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You can now take an Uber ride when you run out of both physical cash and money in your bank account.

The ride-hailing company has added another payment feature to its app for users in  Africa. Riders can now load their ‘Uber Cash’ wallets with money for rides. 

It further reduces the need for cash payments or direct withdrawals from their bank accounts, the latter being a somewhat problematic process that requires customers to give out sensitive card information. 

Uber Cash will be available in South Africa, Kenya,  Nigeria, Uganda, Ghana, Ivory Coast and Tanzania. Methods for topping-up wallets vary by country, with Uber working with fintechs and mobile money providers to facilitate the service.

“For example in Nigeria you can use your Verve Card or mobile money. In Kenya, you can use M-Pesa and EFT (electronic funds transfer), and in South Africa you can top up with EFT,” said Alon Lits, Uber’s General Manager for Sub-Saharan Africa.

Flutterwave is the infrastructure provider across all African countries where Uber Cash will be available. Transfers from Flutterwave’s Barter app, launched in 2019, to Uber Cash is also available.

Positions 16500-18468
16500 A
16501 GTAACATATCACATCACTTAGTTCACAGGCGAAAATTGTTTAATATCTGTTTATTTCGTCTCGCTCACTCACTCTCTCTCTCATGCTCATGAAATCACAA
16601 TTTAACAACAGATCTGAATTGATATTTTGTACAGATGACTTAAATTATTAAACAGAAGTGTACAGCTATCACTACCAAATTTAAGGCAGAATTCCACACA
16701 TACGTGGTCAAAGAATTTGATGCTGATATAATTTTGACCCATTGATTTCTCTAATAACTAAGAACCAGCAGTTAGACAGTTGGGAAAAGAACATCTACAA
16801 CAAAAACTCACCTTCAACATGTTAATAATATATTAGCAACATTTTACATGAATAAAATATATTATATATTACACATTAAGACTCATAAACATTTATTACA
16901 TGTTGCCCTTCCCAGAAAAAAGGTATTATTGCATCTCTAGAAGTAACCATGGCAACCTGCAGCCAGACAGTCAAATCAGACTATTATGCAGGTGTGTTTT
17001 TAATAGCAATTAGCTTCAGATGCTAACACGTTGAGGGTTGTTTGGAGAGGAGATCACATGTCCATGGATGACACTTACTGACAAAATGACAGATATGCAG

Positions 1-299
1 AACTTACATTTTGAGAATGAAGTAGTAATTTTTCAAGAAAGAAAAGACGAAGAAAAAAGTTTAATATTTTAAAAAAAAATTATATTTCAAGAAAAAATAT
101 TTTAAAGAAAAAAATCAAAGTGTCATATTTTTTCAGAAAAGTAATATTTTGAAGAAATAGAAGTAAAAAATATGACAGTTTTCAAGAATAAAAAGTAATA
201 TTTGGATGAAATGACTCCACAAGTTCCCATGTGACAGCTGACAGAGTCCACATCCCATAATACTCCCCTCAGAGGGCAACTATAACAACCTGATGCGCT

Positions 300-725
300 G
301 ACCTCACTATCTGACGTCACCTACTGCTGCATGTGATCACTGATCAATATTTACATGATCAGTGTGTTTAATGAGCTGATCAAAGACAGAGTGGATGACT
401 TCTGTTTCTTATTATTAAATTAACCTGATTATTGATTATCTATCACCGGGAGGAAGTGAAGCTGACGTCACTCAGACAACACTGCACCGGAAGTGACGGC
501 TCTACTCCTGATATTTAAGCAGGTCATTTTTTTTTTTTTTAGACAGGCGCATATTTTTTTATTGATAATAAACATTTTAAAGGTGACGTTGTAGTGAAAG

Uber has been a Flutterwave customer in Africa since 2017 so this is not an entirely new partnership. The latter’s B2B platform helps companies build payments systems that cut across national boundaries. 

However, Uber Cash is different in the sense that it could increase use cases for Flutterwave’s consumer-facing product, Barter, to more users similar to the way MPesa is used by millions of individual users in East Africa.

This is especially true considering Uber Cash isn’t just for rides; the feature is also available for Uber Eats, the ride-hailing company’s food delivery service that is currently only available in South Africa. 

In April, Flutterwave launched Flutterwave Store to help small businesses build an online presence, overcoming the physical limitations imposed by coronavirus lockdowns. The store has a database of over 1,000 small businesses across Africa, according to Olugbenga Agboola, Flutterwave’s CEO.

While not a direct consumer product, it gives the fintech some insight into consumer trends and habits. Flutterwave’s $35 million Series B closed earlier in the year was partly motivated by a desire to do more in the consumer products space. 

It presents Flutterwave an opportunity to further promote Barter whose use case has so far seemed limited to making dollar payments to foreign merchants for, say, school fees.

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